Bonobo gestures, meanings, and context

Research output: Chapter in Book/Report/Conference proceedingChapter


Although you might not know what a “gesture” is (yet), most people reading this book probably have some experience with gestures. Waving, bowing, clapping, nodding, pantomiming, and pointing, are just some of the many gestures that you may have encountered. As humans, we use many conventionalized gestures that we learn throughout our lives and regularly produce gestures alongside language (Goldin-Meadow 2005). One way of examining the evolution of human gesture, and potentially human language, is to study gestural communication in other species. Researchers in great ape gestural communication tend to define a gesture as an intentional, mechanically ineffective movement of the limbs, head, or body that is used to communicate (Townsend et al. 2016). All great apes use gestures to communicate (Call and Tomasello 2007), and there is growing evidence of gestural communication across the primate taxa (Macaca mulatta, M. nemestrina, M. arctoides, Maestripieri 2005; Macaca radiata, Gupta and Sinha 2016; Macaca Sylvanus, Hesler and Fischer 2007; Papio anubis, Bourjade et al. 2014).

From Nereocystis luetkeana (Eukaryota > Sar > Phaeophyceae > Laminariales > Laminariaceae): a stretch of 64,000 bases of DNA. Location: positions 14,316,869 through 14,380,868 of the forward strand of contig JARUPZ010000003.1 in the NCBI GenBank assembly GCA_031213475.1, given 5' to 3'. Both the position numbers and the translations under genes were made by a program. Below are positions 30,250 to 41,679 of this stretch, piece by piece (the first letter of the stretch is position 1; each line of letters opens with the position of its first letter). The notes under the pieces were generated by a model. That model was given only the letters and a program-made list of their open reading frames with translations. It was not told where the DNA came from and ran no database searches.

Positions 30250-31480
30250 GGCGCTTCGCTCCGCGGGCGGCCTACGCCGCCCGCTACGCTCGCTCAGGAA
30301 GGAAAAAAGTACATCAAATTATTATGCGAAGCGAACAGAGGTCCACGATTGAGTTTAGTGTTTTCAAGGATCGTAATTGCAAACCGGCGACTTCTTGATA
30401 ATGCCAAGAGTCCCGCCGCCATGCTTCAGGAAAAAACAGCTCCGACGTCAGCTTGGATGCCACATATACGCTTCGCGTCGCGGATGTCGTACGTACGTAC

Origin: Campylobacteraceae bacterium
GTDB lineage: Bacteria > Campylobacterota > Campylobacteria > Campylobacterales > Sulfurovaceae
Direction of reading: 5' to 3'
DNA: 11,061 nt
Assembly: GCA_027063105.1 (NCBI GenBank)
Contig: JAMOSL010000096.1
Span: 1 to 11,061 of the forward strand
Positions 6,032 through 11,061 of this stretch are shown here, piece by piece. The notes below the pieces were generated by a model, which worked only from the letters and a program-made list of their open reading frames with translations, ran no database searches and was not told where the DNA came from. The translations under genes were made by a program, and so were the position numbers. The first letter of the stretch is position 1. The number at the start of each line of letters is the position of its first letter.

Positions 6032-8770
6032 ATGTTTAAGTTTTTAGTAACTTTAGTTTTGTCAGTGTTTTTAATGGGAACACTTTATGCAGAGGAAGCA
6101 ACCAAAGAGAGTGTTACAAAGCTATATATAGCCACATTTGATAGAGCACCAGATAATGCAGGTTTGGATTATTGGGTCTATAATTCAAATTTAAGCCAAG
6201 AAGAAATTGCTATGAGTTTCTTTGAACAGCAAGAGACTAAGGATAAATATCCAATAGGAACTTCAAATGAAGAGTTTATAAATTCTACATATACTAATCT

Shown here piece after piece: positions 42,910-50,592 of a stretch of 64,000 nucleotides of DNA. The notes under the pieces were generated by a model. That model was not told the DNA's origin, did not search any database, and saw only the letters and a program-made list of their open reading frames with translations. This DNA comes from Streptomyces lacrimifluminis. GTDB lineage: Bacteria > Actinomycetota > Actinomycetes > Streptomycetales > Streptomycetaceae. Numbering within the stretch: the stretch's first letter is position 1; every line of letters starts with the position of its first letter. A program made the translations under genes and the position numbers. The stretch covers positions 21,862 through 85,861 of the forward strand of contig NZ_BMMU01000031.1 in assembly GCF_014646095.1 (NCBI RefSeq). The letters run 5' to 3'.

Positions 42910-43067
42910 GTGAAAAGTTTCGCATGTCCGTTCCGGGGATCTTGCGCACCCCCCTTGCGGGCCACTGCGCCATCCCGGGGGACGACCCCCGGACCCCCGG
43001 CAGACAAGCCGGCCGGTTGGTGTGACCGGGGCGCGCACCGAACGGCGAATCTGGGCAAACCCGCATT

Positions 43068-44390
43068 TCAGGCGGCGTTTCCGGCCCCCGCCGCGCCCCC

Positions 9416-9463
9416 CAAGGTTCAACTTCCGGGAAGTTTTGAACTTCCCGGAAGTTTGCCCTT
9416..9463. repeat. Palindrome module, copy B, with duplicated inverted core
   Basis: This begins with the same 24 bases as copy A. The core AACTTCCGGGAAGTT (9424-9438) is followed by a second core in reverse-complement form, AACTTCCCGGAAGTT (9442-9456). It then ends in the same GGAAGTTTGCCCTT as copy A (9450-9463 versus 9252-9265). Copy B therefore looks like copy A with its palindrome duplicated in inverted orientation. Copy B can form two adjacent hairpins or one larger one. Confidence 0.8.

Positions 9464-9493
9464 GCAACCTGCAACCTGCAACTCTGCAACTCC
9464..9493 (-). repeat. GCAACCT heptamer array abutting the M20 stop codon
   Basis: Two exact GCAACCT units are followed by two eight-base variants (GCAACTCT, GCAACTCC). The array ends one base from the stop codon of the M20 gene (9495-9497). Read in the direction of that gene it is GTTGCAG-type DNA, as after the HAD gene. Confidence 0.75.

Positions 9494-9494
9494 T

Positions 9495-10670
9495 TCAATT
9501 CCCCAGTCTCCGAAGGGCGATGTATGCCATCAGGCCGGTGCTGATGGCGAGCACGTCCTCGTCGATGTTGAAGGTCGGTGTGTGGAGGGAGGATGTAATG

Original languageEnglish
Title of host publicationBonobos and people at Wamba
Subtitle of host publication50 years of research
EditorsTakeshi Furuichi, Gen'ichi Idani, Daiji Kimura, Hiroshi Ihobe, Chie Hashimoto
Place of PublicationSingapore
Number of pages14
ISBN (Electronic)9789819947881
ISBN (Print)9789819947874, 9789819947904
Publication statusPublished - 30 Jan 2024


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